Series 19 of Mock the Week has returned to our screens, but this year brings many adaptations to it following our changing environment. The show has had to take on the social distancing measures implemented by the government to prevent the spreading of the coronavirus.
The most noticeable is that the audience is barely full. Sporadic groups of four are dotted around the seats, all distanced from each other – the rest of the audience are watching on a zoom call. The result is a lacklustre and underwhelming support for the comedians. This isn’t because of a lack of enthusiasm from the spectators – it is merely the fact that there aren’t enough people to make a convincing round of applause. Consequently, every joke seems to not have hit a mark, in spite of the quality content provided by the panellists. You can see it on the comedians’ reactions: it’s disheartening to not get a positive response from your audience. Instead, I feel they in turn look to each other for confidence.
When everyone stands up for ‘Scenes We’d Like To See’, everyone has to wait and walk up to the stage separately. It feels a bit like they are doing a fire drill
The comedians are still seated on the same benches, but are separated by a perspex wall. When the camera faces towards them the separation isn’t obvious, but it becomes an eyesore when anything is panned. I felt that the comedians struggled with these degrees of separation, especially in the first few episodes. It seemed to be on the back of their mind with every rebuttal, especially when interacting with people on their own bench. They seem to pause as they are reminded they can’t quite have contact. There are other small details too: the comedians who do the stand up round have to have their own microphone, and when everyone stands up for ‘Scenes We’d Like To See’, everyone has to wait and walk up to the stage separately. It feels a bit like they are doing a fire drill.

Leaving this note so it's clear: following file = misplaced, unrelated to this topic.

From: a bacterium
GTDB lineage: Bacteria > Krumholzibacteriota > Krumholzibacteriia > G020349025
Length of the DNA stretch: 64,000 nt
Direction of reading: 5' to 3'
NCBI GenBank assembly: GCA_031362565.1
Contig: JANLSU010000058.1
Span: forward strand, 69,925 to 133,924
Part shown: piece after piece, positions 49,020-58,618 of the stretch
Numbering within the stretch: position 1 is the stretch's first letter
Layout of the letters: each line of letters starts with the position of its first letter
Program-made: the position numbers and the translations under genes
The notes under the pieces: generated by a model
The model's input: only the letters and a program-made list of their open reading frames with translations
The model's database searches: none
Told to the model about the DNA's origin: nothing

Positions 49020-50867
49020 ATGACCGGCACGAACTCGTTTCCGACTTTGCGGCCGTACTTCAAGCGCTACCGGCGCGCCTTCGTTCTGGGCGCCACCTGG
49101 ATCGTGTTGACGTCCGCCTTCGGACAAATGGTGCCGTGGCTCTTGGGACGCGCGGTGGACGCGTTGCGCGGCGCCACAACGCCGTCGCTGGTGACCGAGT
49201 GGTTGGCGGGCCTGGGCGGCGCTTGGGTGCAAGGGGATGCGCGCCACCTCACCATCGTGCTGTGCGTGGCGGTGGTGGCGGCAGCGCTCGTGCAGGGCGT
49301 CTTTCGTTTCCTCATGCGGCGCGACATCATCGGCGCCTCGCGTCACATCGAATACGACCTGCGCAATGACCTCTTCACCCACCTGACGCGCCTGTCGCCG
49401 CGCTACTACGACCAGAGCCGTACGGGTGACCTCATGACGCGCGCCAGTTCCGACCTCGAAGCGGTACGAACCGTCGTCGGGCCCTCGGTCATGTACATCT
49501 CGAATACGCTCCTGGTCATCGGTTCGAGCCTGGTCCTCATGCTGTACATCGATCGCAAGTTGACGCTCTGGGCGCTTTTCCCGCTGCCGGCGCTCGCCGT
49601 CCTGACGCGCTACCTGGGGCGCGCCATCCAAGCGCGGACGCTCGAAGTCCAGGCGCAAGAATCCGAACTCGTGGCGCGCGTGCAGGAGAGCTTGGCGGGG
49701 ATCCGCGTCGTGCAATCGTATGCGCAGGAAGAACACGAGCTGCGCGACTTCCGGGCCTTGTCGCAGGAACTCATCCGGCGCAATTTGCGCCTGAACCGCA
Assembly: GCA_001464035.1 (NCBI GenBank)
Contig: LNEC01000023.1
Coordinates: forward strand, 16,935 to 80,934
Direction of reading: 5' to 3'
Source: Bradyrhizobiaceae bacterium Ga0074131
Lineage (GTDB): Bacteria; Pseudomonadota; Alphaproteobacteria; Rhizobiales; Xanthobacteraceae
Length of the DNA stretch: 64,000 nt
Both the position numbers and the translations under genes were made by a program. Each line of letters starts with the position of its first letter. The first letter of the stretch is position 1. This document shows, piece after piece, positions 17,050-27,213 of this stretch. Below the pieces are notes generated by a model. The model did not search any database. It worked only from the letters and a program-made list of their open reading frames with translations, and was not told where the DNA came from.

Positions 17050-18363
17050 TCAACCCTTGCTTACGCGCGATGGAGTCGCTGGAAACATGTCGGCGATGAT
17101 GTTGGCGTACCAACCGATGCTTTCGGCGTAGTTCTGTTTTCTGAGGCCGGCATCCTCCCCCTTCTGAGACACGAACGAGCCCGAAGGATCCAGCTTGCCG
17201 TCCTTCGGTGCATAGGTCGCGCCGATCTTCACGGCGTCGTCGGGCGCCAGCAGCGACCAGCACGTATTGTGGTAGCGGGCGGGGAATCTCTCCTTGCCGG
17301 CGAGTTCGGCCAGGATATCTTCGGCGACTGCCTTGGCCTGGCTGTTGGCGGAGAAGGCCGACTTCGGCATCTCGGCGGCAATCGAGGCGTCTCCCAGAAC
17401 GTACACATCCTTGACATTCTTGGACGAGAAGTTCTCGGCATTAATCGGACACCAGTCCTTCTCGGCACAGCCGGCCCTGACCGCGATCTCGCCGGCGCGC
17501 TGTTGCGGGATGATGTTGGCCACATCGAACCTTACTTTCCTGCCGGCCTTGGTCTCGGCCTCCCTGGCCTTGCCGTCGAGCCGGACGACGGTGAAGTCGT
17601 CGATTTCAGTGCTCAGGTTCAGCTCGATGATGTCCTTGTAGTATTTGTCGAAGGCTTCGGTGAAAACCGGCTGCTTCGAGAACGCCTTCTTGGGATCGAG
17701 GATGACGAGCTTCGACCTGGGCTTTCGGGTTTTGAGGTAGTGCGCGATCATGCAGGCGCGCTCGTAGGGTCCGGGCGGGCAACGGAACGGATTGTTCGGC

However, the last three weeks have been refreshingly diverse – not only in regards to representation but also with the exposure of smaller and less known comics. This comes after Katherine Ryan commented in her podcast on why she no longer participates on Mock the Week, as she felt she was taking the spot of a less famous comedian. “I was never taking James Acaster’s spot, I was never taking Ed Gamble’s spot on that show, I was always 100% of the time taking a job away from one of my female peers.” Mock the Week would have an issue with having a too female-heavy show, and Ryan felt that there was only one spot reserved for a woman or a minority. If she got it, someone else wouldn’t. By the end, she only thought it was fair to stop working on the show after feeling that she’s found the most success she could out of it. To continue would be selfish. She also believed she was the basic feminist booked on as the tokenism role. If she was on that week, it looked like the show was making an effort with diversity. She sarcastically said: “No, Mock the Week doesn’t have a problem with women, look, Katherine Ryan’s on the show.” Ryan speaks true – it wasn’t until 2017 that the six-person panel featured two women at the same time.
Although this break from the traditional panel is overdue (such a popular show should have made more of an effort a long time ago), it is refreshing
It seems the BBC have heard and taken on the show’s criticisms that have been building over the years and are making a very clear, active, and conscious effort to not have a panel composed of white men. Ed Gamble commented on this change too: “They really get out there and they watch stand-up and they pick new people to get on the show. And it’s changed the rhythm of the show recently… It used to be a bit like a machine gun of topical jokes, which is great and I love watching them back. But now there’s a looser, funner element to it.” Although this break from the traditional panel is overdue (such a popular show should have made more of an effort a long time ago), it is refreshing. The result is that this is one of their funnier seasons, in spite of all the Covid hindrances present.
You can watch Mock the Week every week on Thursday on the BBC.